The difficulties of live television are well known, with randomers always wanting to get their fifteen seconds of fame. But it didn't go too well for a hapless cyclist when they tried to photobomb a news report recently. Watch below:
During a live report for MSNBC in Santa Monica, California, a person can be seen riding past in the background on their chopper.
However, as they take their hands off the handlebars to video themselves waving at their camera phone, they lose their balance.
And despite their best efforts to stay on their seat, they come tumbling off, bruising their bottom as well as their ego as they hit the concrete.
Since the fall was spotted, people online have shared their thoughts on the unfortunate series of events.
One viewer said: "It's the little wave to the camera that gets me."
Another joked: "The no-hands bike selfie timed as the news crew is positioned behind you is not for amateurs."
A third quipped: "It's funny cause he fell and the newscast is about nurses and now he needs one."
While another rightly pointed out: "Imagine being on national TV falling flat on your ass because you tried to selfie while riding a bike.
"They're never going to live that s**t down and it's going to still be circulating in gif format in like 2035."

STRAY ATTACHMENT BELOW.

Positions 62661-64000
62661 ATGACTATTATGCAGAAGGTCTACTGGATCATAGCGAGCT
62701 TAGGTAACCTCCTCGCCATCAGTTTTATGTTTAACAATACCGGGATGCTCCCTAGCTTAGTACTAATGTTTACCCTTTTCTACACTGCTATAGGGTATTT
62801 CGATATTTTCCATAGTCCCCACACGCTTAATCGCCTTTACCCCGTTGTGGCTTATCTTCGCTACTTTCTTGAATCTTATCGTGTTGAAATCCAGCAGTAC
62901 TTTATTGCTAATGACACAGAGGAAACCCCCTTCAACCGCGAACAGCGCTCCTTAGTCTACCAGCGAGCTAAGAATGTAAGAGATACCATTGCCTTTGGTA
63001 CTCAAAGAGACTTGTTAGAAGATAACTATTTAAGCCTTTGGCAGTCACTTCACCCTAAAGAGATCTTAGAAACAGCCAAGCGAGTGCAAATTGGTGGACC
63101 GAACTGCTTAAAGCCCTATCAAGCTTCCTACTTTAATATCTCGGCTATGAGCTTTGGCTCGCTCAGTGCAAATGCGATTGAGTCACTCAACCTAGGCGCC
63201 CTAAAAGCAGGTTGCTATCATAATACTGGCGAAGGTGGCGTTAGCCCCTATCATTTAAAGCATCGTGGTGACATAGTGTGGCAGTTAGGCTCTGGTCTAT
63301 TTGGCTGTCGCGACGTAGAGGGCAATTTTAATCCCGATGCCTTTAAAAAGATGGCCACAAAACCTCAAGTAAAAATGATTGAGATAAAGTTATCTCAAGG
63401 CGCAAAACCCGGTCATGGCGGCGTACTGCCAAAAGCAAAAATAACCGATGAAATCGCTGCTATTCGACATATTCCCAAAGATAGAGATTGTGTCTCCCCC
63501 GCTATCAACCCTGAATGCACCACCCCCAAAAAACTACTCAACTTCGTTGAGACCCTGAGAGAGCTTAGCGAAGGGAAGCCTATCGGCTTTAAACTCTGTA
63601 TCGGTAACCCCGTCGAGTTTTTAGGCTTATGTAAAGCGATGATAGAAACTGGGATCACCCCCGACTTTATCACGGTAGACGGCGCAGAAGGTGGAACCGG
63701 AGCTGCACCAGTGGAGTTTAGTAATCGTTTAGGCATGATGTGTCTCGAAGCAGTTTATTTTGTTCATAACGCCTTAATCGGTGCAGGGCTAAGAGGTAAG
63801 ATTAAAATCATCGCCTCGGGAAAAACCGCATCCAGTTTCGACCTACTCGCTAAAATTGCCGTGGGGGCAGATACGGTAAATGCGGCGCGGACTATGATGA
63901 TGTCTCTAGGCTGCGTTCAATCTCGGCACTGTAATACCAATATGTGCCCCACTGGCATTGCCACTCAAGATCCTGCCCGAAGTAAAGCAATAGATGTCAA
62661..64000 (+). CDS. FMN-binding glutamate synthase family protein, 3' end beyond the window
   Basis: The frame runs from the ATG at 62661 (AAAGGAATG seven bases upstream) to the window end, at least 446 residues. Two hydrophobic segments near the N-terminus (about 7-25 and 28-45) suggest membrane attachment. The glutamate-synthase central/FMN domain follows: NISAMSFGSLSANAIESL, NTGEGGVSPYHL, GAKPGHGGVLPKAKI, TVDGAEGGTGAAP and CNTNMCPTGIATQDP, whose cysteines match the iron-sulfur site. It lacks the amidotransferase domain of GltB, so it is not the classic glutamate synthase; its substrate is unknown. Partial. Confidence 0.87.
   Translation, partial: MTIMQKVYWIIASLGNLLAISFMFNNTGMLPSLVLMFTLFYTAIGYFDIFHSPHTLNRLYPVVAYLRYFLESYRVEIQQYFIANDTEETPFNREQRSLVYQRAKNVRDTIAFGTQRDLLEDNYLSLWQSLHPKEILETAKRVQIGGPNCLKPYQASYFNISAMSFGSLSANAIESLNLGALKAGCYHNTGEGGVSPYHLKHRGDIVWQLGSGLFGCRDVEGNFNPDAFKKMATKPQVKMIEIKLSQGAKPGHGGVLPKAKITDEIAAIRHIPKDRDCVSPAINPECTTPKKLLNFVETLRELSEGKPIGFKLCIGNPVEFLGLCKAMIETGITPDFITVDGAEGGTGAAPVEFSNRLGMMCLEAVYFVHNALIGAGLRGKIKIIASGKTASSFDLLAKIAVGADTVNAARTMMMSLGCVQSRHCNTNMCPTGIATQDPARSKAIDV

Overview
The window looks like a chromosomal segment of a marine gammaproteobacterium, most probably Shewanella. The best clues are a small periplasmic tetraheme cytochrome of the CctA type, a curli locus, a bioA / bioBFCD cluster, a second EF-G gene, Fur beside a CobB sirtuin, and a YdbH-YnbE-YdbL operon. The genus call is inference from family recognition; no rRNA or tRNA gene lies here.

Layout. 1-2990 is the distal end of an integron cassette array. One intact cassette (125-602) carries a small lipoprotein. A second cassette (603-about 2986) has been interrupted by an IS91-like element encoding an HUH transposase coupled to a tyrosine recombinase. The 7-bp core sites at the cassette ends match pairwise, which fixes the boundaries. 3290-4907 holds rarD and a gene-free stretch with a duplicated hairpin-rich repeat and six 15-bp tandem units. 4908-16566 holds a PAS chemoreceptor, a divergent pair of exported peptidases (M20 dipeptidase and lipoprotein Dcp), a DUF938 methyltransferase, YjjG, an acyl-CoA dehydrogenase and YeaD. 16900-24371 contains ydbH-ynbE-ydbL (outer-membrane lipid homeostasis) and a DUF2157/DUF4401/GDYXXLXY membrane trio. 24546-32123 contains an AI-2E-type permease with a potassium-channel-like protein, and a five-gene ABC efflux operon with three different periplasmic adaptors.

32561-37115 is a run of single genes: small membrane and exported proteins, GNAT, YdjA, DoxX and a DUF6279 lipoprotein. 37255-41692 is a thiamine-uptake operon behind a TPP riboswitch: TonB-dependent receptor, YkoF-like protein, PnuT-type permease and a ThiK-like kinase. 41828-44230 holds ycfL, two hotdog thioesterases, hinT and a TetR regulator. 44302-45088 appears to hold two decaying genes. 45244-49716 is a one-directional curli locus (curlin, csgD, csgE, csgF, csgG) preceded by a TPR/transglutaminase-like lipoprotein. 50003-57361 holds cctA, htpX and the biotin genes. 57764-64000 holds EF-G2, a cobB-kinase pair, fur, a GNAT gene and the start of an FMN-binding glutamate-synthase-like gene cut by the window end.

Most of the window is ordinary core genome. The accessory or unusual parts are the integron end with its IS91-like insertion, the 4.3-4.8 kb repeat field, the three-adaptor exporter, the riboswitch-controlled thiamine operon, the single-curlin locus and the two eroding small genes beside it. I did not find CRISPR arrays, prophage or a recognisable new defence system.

But while some may think lapping it up when someone else stacks it is a touch cruel, it's completely natural.
Schadenfreude is a well-known term that describes experiencing joy at another's expense.
Speaking about the psychology behind it all, Professor Wilco van Dijk, who is an expert in this particular field, told LADbible: "I consider schadenfreude as an atypical kind of joy.
"It concerns being pleased about an event that is undesirable for someone else, whereas 'typical' joy usually concerns being pleased about a desirable event for oneself."
So does it make you a bad person?
"To experience schadenfreude might be considered as a 'bad' thing," he said.
"But from a psychological perspective we can understand why sometimes we cannot escape the feeling.
"We have a strong desire to feel positive about ourselves. One [way] to feel good is to compare ourselves to those who are less fortunate.
"If another person is doing less well, we, by comparison, are doing better which is pleasing and this also can explain why we sometimes enjoy the misfortunes of others."